Time to Talk .CA, Eh!
As HEXONET’s primary foriegn office is based in Vancouver, Canada, we thought we would take the opportunity to share some insight on CIRA and the .CA ccTLD (country-code Top-Level Domain).
- The .CA registry is operated by CIRA (Canadian Internet Registration Authority), a not-for-profit corporation
- The .CA registry was created in 1987 by volunteers at the University of British Columbia (UBC) in Vancouver.
- The registry was officially transferred to the Canadian Internet Registration Authority (CIRA) on December 1, 2000.
- .CA domain names are reserved for Canadian persons, organizations and entities that meet CIRA's Canadian Presence Requirements
- Whois privacy is enabled by default for domains registered to individuals (WHOIS privacy can be disabled through CIRA's provided web portal). Registrations by corporate entities are shown.
- There are now 1,457,488 .CA domains registered.
Trends & Future Outlook:
- In 2009, 27 per cent of all domain registrations in Canada where .CA, second only to .COM.
- The .CA registry has enjoyed considerable growth, in spite of the recent global economic woes, and between 2007 and 2009, .CA registrations grew by 16 per cent, significantly higher than the six per cent annual global growth rate of generic Top-Level Domains (gTLDs). (Source: CIRA)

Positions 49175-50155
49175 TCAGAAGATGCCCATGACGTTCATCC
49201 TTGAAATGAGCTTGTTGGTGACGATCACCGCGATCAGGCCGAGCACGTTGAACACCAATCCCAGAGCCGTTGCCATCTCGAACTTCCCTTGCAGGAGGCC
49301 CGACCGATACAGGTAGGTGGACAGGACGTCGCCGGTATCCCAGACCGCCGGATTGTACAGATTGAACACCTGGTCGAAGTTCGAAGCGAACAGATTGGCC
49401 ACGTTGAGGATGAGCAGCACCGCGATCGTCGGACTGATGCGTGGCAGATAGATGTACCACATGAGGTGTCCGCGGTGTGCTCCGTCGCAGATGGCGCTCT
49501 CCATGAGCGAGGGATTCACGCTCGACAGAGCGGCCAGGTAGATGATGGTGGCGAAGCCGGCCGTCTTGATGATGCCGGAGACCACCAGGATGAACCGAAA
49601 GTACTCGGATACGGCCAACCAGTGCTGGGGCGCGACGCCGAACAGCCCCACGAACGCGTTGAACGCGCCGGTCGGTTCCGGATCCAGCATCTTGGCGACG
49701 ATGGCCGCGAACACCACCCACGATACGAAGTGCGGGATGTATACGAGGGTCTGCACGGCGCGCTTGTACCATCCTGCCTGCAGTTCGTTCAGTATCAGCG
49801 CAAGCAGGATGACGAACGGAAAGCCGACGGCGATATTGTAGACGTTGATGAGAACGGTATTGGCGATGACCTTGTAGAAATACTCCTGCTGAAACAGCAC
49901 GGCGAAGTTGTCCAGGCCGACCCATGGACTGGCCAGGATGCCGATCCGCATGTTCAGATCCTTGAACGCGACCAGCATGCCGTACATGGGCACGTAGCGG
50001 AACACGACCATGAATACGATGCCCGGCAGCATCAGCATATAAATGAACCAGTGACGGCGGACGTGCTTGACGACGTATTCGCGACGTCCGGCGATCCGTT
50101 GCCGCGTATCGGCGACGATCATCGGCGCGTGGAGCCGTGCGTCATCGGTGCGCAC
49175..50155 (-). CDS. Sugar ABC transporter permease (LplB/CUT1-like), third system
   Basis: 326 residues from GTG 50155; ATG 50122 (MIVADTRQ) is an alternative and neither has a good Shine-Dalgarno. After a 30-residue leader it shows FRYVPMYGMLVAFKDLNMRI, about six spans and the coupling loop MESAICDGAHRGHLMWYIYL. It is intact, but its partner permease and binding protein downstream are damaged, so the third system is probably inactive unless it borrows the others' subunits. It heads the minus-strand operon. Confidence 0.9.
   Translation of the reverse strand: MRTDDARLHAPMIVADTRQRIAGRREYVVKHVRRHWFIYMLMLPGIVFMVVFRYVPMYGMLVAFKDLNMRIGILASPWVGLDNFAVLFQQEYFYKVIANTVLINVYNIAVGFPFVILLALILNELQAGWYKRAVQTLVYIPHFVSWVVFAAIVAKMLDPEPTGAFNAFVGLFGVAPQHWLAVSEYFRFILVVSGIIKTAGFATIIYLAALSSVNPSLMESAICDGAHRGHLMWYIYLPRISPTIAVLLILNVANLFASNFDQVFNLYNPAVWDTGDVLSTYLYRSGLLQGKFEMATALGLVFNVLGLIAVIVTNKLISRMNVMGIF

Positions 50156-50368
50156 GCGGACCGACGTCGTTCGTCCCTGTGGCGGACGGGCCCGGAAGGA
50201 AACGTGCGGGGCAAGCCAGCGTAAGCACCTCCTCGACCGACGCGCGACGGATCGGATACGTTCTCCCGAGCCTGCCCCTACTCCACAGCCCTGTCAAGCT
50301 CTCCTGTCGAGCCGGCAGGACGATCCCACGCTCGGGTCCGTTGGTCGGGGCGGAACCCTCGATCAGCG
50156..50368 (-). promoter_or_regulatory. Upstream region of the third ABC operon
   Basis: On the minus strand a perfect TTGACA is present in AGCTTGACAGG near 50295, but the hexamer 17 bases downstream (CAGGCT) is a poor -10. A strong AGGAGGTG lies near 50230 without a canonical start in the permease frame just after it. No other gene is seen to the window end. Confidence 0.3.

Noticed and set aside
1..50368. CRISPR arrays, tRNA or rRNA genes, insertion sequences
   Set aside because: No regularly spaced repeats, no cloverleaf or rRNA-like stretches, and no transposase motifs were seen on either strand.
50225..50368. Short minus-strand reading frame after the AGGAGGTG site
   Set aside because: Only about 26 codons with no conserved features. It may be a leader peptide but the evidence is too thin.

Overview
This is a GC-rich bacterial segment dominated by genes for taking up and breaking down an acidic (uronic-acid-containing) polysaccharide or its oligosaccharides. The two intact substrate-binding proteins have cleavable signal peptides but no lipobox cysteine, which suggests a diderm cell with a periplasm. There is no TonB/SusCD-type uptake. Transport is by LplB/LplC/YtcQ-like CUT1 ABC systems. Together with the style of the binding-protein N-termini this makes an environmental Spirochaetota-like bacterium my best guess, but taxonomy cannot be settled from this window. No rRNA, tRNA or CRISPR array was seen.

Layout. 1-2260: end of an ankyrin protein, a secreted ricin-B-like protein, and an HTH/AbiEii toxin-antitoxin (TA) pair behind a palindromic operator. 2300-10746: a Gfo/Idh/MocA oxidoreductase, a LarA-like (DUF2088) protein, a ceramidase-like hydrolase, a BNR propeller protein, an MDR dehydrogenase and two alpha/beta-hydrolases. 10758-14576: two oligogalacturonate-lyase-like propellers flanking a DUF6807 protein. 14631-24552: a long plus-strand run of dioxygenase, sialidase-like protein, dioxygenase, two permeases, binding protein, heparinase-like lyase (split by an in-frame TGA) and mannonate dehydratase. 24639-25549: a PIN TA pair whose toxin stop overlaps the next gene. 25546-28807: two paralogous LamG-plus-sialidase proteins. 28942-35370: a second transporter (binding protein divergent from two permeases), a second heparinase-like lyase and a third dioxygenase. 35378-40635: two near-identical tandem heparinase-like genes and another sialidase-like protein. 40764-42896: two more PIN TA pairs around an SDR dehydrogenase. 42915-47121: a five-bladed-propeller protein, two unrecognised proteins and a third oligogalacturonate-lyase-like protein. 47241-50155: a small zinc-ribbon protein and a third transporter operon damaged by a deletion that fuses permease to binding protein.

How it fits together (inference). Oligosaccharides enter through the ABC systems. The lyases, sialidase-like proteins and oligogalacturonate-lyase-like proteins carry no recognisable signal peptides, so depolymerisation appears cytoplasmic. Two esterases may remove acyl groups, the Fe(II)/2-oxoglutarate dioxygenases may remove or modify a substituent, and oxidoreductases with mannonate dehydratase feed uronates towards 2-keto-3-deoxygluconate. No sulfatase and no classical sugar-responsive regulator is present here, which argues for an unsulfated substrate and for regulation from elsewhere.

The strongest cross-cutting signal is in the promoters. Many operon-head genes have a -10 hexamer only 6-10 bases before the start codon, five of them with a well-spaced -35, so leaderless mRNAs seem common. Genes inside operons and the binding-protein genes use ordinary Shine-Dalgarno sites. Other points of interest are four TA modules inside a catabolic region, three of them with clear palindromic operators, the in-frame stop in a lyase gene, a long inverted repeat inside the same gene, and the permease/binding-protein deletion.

- The aftermarket for .CA domains continues to grow every year. For example, this summer, Poker.ca sold for $400,000.
- Some of the world’s largest domainers including Kevin Ham, Garry Chernoff and Frank Schilling hail from Vancouver. The popular T.R.A.F.F.I.C. Domain Conference and Expo was recently held in Vancouver
- 2009 marked the launch of the DOAC (Domain Owners Association of Canada). The the mission of the Domain Owners Association of Canada (DOAC) is to provide a collective voice for individuals and corporations in the Canadian domain industry including domain owners, registrars, domain parking providers, lawyers, advertising agencies and the media.
- CIRA has committed to the full deployment of DNSSEC, the security extensions for DNS, and has been conducting extensive research and analysis into the technical and operational impact of signing the .CA zone file. The roll-out is anticipated in the later part of 2011.
What Do you Think?
Currently, .CA domains names are reserved for Canadian persons, organizations and entities that meet CIRA’s Canadian Presence Requirements. With many large ccTLDs abolishing this requirement in recent years, do you think that CIRA should also remove these restrictions? This week's DomainNameWire features a guest article written my prominent domain name attorney Zak Muscovitch. The article outlines his argument as to why the .CA ccTLD needs to be liberalized. We would like to hear your comments regarding this topic.